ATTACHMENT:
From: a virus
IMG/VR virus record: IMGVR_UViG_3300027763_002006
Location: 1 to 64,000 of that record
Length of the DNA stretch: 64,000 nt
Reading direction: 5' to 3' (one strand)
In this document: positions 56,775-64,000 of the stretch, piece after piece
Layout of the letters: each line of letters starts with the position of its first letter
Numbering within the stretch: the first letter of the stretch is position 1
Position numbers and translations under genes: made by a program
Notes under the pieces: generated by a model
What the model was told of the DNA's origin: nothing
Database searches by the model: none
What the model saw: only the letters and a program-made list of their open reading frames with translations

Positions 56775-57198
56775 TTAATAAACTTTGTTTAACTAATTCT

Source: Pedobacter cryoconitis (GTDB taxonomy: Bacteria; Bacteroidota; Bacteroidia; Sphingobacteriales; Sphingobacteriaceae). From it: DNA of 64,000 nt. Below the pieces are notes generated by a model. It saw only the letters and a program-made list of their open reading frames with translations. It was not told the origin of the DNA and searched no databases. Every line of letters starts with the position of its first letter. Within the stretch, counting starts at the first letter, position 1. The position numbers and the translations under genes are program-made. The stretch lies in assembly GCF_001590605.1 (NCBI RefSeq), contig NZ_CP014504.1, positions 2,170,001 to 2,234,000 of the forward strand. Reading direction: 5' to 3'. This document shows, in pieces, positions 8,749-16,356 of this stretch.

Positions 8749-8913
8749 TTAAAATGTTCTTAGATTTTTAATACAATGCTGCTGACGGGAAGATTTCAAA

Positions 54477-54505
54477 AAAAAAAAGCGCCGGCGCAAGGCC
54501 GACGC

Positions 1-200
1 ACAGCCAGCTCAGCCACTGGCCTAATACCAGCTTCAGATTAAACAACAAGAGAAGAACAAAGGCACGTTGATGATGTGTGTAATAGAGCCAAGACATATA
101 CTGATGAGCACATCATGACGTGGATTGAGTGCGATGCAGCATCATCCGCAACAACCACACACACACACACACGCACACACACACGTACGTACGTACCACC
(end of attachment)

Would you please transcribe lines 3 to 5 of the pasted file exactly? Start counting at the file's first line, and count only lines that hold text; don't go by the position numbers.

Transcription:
Location: 1 to 64,000 of that record
Length of the DNA stretch: 64,000 nt
Reading direction: 5' to 3' (one strand)